Travis Sanheim

What are Flyers made of? We're about to find out

What are Flyers made of? We're about to find out

VOORHEES, N.J. — The Penguins have the Flyers on the canvas in a headlock.

The faces of the guys who wear orange and black are turning purple, and unless they put up a courageous fight as they did in Game 2, they will tap out of this best-of-seven series after just five games (see story).

General manager Ron Hextall spoke to the media for the first time since the series started and believes the Flyers have displayed a lack of mental fortitude through the first four games.

“A lot of it is mentality,” Hextall said. “We need to be stronger if a bump goes the other way. We need to be stronger and bounce back and create energy going back our way. The playoffs are a series of momentum [swings] — within a period and within a game. We need to do a better job of bringing the momentum back our way."

So where exactly does that start? The return of Sean Couturier would help considerably.

After sitting out Game 4’s 5-0 loss, the Selke Trophy finalist hasn’t ruled out playing in Game 5 after skating Wednesday and Thursday on his own. Hextall said Couturier would travel to Pittsburgh and nothing more than that.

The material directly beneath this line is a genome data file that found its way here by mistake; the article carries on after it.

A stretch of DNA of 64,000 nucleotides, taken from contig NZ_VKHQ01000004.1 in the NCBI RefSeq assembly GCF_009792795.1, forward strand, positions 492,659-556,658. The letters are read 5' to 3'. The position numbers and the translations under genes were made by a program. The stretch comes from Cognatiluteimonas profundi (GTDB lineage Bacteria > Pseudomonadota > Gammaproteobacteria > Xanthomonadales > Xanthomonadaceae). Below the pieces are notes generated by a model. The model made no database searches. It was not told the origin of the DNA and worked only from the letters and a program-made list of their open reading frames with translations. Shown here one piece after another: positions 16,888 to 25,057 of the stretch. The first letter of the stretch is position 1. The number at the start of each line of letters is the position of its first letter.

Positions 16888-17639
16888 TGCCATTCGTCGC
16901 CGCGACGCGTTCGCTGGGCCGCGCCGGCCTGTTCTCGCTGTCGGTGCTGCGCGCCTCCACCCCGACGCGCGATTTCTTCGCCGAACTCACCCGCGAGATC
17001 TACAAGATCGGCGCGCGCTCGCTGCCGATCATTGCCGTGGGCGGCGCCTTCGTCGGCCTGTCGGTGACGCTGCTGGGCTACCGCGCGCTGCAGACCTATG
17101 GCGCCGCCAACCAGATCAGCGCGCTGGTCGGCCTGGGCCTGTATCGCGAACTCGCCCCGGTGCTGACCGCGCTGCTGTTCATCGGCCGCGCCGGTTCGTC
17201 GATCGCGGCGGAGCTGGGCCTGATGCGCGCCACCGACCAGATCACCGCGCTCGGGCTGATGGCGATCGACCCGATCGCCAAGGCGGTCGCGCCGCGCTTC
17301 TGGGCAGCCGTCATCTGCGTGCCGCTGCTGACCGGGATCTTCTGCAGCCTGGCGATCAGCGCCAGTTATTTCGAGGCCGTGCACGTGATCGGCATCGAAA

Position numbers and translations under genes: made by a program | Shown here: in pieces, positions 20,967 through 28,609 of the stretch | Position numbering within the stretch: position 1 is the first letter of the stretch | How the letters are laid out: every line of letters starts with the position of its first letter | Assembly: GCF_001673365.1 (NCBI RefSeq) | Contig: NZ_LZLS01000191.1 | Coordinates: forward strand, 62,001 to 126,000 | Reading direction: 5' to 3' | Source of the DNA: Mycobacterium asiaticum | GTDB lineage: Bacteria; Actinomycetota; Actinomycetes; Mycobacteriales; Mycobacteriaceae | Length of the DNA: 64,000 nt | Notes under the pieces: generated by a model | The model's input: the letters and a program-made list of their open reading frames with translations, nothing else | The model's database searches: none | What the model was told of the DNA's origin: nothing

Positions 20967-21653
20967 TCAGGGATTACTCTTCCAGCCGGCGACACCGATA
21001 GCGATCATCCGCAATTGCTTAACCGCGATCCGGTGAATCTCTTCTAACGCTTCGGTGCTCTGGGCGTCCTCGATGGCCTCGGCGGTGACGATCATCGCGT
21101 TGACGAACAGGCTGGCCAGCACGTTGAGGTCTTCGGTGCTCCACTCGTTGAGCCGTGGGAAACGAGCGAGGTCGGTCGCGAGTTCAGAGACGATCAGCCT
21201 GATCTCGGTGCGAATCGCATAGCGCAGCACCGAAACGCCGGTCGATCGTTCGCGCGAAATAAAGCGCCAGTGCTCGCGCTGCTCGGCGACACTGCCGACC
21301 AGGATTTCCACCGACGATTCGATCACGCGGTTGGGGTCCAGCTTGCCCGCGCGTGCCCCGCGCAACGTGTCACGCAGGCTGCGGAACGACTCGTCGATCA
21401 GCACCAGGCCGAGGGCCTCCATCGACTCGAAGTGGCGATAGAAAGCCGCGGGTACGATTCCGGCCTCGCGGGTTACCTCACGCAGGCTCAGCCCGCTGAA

“I’m feeling better every day, and we’ll see how I feel tomorrow,” Couturier said. “It’s really on me to see how I feel every day and hopefully, it keeps getting better. It’s really up to my body to see how it keeps progressing.”

Dave Hakstol switched up his lines once again Thursday, most notably installing Valtteri Filppula onto the top line with Claude Giroux and Jakub Voracek and breaking up the top defense pairing of Ivan Provorov and Shayne Gostisbehere.

Robert Hagg is also expected to make his series debut, playing alongside Andrew MacDonald as fellow rookie Travis Sanheim will serve as the healthy scratch.